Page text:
Nvidia, the main provider of chips for machine learning applications,^{9} recently released a series of GPUs featuring Tensor Cores,^{10} which claim to deliver “groundbreaking AI performance”. Tensor Core performance is measured in FLOPS, but they perform exclusively certain kinds of floating-point operations known as fused multiply-adds (FMAs).^{11} Performance on these operations is important for certain kinds of deep learning performance,^{12} so we track ‘GPU price / FMA FLOPS’ as well as ‘GPU price / FLOPS’.

In addition to purely half-precision computations, Tensor Cores are capable of performing mixed-precision computations, where part of the computation is done in half-precision and part in single-precision.^{13} Since explicitly mixed-precision-optimized hardware is quite recent, we don’t look at the trend in mixed-precision price performance, and only look at the trend in half-precision price performance.

Any GPU that performs multiple kinds of computations (single-precision, half-precision, half-precision fused multiply add) trades off performance on one for performance on the other, because there is limited space on the chip, and transistors must be allocated to either one type of computation or the other.^{14} All current GPUs that perform half-precision or TensorCore fused-multiply-add computations also do single-precision computations, so they are splitting their transistor budget. For this reason, our impression is that half-precision FLOPS could be much cheaper now if entire GPUs were allocated to each one alone, rather than split between them.

We collected data on theoretical peak performance (FLOPS), release date, and price from several sources, including Wikipedia.^{15} (Data is available in this spreadsheet). We found GPUs by looking at Wikipedia’s existing large lists^{16} and by Googling “popular GPUs” and “popular deep learning GPUs”. We included any hardware that was labeled as a ‘GPU’. We adjusted prices for inflation based on the consumer price index.^{17}

We were unable to find price and performance data for many popular GPUs and suspect that we are missing many from our list. In our search, we did not find any GPUs that beat our 2017 minimum of $0.03 (release price) / single-precision GFLOPS. We put out a $20 bounty on a popular Facebook group to find a cheaper GPU / FLOPS, and the bounty went unclaimed, so we are reasonably confident in this minimum.^{18}

Figure 1 shows our collected dataset for GPU price / single-precision FLOPS over time.^{19}

To find a clear trend for the prices of the cheapest GPUs / FLOPS, we looked at the running minimum prices every 10 days.^{20}

The cheapest GPU price / FLOPS hardware using release date pricing has not decreased since 2017. However there was a similar period of stagnation between early 2009 and 2011, so this may not represent a slowing of the trend in the long run.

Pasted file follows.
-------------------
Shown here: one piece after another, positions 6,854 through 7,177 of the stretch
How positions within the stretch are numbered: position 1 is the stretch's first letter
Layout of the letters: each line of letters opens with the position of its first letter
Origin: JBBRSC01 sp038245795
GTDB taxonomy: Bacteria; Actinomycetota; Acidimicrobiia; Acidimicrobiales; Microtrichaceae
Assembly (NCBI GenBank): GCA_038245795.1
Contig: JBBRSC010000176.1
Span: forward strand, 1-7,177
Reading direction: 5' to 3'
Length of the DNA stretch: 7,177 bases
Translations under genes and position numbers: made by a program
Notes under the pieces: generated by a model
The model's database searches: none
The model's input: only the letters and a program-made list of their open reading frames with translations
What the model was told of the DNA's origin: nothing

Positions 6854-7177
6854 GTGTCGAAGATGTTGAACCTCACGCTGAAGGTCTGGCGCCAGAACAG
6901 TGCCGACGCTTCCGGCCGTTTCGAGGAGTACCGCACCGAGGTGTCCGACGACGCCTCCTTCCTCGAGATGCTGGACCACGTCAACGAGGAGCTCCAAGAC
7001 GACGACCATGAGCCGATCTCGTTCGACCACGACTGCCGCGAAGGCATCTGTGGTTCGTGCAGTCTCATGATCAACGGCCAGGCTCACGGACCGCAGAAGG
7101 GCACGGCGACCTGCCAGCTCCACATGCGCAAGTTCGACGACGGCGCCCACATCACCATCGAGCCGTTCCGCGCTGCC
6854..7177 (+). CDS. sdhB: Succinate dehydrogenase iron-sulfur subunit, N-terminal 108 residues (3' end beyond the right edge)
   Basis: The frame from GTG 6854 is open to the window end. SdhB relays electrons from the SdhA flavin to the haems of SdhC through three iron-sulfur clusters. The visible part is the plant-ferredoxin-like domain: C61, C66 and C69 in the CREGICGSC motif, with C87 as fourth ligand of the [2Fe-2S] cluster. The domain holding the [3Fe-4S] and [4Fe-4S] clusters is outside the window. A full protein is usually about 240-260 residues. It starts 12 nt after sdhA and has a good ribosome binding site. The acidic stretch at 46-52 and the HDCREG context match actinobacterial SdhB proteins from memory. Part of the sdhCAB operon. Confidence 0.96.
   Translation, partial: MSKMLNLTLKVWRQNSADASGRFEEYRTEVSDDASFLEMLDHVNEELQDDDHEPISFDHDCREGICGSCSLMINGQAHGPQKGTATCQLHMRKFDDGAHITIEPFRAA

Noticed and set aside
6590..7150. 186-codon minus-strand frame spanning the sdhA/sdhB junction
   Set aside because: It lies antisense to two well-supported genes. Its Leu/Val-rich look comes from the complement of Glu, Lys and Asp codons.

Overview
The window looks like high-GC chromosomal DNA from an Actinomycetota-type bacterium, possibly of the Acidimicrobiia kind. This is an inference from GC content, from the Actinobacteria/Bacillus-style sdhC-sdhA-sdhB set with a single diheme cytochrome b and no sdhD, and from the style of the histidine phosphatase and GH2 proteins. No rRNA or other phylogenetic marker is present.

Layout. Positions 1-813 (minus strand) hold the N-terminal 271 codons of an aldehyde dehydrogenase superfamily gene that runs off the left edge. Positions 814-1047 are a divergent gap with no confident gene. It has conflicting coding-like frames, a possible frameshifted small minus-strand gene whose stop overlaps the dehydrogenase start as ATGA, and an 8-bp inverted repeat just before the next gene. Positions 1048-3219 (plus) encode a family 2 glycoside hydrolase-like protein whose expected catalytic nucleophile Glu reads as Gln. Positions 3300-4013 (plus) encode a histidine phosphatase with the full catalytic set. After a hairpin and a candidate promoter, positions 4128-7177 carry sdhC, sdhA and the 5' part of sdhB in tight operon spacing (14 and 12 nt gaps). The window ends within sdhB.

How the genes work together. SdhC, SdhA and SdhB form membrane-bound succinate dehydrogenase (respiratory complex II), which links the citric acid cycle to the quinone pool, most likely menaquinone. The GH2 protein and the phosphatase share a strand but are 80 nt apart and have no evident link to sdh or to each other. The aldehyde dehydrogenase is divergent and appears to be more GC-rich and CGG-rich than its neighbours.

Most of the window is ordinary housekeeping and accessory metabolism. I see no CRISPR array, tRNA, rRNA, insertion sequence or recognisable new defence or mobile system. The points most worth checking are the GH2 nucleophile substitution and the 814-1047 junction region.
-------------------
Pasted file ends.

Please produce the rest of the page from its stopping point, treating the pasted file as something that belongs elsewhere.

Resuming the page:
Based on the figures above, the running minimums seem to follow a roughly exponential trend. If we do not include the initial point in 2007, (which we suspect is not in fact the cheapest hardware at the time), we get that the cheapest GPU price / single-precision FLOPS fell by around 17% per year, for a factor of ten in ~12.5 years.^{21}

Figure 3 shows GPU price / half-precision FLOPS for all the GPUs in our search above for which we could find half-precision theoretical performance.^{22}

Again, we looked at the running minimums of this graph every 10 days, shown in Figure 4 below.^{23}

If we assume an exponential trend with noise,^{24} cheapest GPU price / half-precision FLOPS fell by around 26% per year, which would yield a factor of ten after ~8 years.^{25}

Figure 5 shows GPU price / half-precision FMA FLOPS for all the GPUs in our search above for which we could find half-precision FMA theoretical performance.^{26} (Note that this includes all of our half-precision data above, since those FLOPS could be used for fused-multiply adds in particular). GPUs with TensorCores are marked in red.

Figure 6 shows the running minimums of GPU price / HP FMA FLOPS.^{27}

GPU price / Half-Precision FMA FLOPS appears to be following an exponential trend over the last four years, falling by around 46% per year, for a factor of ten in ~4 years.^{28}

GPU prices often go down from the time of release, and some popular GPUs are older ones that have gone down in price.^{29} Given this, it makes sense to look at active price data for the same GPU over time.

We collected data on peak theoretical performance in FLOPS from TechPowerUp^{30} and combined it with active GPU price data to get GPU price / FLOPS over time.^{31} Our primary source of historical pricing data was Passmark, though we also found a less trustworthy dataset on Kaggle which we used to check our analysis. We adjusted prices for inflation based on the consumer price index.^{32}

We scraped pricing data^{33} on GPUs between 2011 and early 2020 from Passmark.^{34} Where necessary, we renamed GPUs from Passmark to be consistent with TechPowerUp.^{35} The Passmark data consists of 38,138 price points for 352 GPUs. We guess that these represent most popular GPUs.

Looking at the ‘current prices’ listed on individual Passmark GPU pages, prices appear to be sourced from Amazon, Newegg, and Ebay. Passmark’s listed pricing data does not correspond to regular intervals. We don’t know if prices were pulled at irregular intervals, or if Passmark pulls prices regularly and then only lists major changes as price points. When we see a price point, we treat it as though the GPU is that price only at that time point, not indefinitely into the future.